Newspaper review: Syria intervention pondered


The Times warns that "standing by as Syria burns is now untenable" and that it is time for world leaders to end their posturing and make a decision on arming the country's rebels.

The paper argues that providing "moderate" rebel leaders with the means to defend themselves is the least bad option after what it calls "two years of drift".

It notes that any international intervention will come too late for the thousands of Syrians killed in the conflict but says, even at this stage, it is not too late to help.

The Independent firmly disagrees and says injecting more weaponry into an already explosive situation is not the answer.

It cautions that the civil war cannot be seen in terms of a "simple case of good versus evil" and that it would be impossible to ensure that the weapons "go to the right people".

In the war of words on Syria, it notes that loose talk is dangerous and that UK Prime Minister David Cameron and US President Barack Obama could find themselves boxed into a corner where the choice is "to intervene or lose face".

It reflects that it is seldom a good idea to talk about a threat unless you are prepared to carry it out.

'Sitting out'

The Daily Telegraph concludes that the political spirit to intervene is weak because Britons are haunted by memories of the intractable nature of the violence in Iraq and Afghanistan and are anxious about enduring austerity at home.

Most find it baffling, it says, that Mr Cameron could even countenance involving himself in such a mess.

However, the paper urges people to understand that "sitting this one out" carries a price as well.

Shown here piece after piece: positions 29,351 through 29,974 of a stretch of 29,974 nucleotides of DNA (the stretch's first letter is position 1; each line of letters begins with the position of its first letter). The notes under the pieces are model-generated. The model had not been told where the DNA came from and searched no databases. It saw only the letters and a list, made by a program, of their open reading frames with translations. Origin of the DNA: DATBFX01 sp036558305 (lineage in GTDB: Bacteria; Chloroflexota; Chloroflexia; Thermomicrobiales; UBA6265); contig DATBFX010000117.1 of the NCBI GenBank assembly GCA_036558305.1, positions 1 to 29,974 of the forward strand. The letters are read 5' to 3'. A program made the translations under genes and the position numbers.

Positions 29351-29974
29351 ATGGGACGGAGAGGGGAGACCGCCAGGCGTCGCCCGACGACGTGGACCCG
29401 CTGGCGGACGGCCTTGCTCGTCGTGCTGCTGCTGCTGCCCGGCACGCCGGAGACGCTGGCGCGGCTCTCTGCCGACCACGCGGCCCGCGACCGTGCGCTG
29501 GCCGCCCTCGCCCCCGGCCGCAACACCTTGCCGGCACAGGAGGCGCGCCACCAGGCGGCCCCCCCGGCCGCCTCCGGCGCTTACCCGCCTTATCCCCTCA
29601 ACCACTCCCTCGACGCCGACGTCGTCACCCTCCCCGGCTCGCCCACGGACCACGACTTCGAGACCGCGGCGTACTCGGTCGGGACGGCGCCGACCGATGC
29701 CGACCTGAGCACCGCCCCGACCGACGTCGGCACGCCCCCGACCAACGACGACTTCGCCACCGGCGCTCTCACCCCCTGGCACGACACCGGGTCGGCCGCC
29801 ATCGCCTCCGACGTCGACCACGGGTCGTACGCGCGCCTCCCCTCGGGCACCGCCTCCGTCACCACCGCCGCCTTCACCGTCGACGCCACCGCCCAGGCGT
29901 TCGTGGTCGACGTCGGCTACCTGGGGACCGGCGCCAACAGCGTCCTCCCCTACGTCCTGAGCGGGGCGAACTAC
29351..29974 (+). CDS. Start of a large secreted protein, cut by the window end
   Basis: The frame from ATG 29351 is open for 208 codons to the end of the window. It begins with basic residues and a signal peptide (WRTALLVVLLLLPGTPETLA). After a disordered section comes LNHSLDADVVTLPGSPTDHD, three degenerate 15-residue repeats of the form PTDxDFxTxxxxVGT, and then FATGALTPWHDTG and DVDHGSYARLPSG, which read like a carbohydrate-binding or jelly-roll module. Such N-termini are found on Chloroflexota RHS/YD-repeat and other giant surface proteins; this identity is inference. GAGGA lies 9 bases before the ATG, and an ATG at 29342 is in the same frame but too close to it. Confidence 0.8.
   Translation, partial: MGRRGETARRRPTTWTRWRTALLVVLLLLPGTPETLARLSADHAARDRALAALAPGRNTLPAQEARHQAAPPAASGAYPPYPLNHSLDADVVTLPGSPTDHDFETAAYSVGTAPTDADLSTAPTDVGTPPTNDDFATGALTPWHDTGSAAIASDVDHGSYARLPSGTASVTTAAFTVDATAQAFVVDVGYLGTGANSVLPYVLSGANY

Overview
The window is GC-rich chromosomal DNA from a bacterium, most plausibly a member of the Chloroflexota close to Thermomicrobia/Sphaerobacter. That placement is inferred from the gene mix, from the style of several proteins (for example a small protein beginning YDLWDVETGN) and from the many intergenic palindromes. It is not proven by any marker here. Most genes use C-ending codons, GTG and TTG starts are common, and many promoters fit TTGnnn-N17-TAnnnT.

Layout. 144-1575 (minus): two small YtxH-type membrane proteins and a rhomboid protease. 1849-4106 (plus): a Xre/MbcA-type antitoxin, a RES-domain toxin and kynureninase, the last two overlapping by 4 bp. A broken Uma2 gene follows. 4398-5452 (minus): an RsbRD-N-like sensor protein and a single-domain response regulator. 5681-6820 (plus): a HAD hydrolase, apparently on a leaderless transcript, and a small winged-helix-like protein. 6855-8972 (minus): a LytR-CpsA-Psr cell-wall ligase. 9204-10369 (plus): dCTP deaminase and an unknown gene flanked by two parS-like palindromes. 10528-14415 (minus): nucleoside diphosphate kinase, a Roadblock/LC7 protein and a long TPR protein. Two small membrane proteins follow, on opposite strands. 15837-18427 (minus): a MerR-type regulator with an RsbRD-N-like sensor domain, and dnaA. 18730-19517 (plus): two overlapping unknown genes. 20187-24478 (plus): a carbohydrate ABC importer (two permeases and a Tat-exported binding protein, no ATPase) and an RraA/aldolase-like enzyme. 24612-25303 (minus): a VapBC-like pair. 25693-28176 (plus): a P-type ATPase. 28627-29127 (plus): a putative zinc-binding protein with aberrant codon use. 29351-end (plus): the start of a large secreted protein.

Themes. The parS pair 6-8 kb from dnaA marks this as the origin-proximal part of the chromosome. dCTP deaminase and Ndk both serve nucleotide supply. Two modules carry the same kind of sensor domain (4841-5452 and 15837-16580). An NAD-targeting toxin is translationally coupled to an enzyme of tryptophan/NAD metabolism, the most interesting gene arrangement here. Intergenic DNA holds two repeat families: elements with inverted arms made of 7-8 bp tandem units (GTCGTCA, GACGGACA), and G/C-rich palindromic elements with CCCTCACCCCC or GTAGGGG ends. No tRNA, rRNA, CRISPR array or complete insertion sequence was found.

If the prime minister wants to save Britain from international relegation then he needs to accept that there is a responsibility to stand up and be counted when the need arises, it adds.

The Guardian doubts whether any agreement reached on Tuesday at the G8 summit in Northern Ireland on an action plan for Syria would have any teeth.

It notes that the most contentious issue - of arming the rebels - has been deliberately set aside.

Tuesday is going to be "an extraordinary test", it says, of the PM's "still relatively unknown diplomatic skills".


Several papers rail against what they call the "unduly lenient" sentence given to the broadcaster Stuart Hall for sex offences against young girls.

"It's a cop-out," according to the Sun, which says the women who came forward have been left "stunned" in what is "a sickening new low for Britain's soft justice system".

The paper argues it does not matter how old or famous Hall is, the judge "called this wrong and let the victims down".

The Daily Star agrees age is no excuse for not locking him up for longer and says the passage of time does nothing to diminish his crimes.

The Daily Mail bemoans the sentence as "an insult to all his victims".

The Times urges parents to drum home to their children the importance of using mobile phones and hand-held gadgets responsibly when walking to school.

It quotes the findings of a report which show that road deaths rise at 11 - the age pupils tend to get their first phone - and that children of this age are three times more likely to be killed or hurt on the roads than 10-year-olds.

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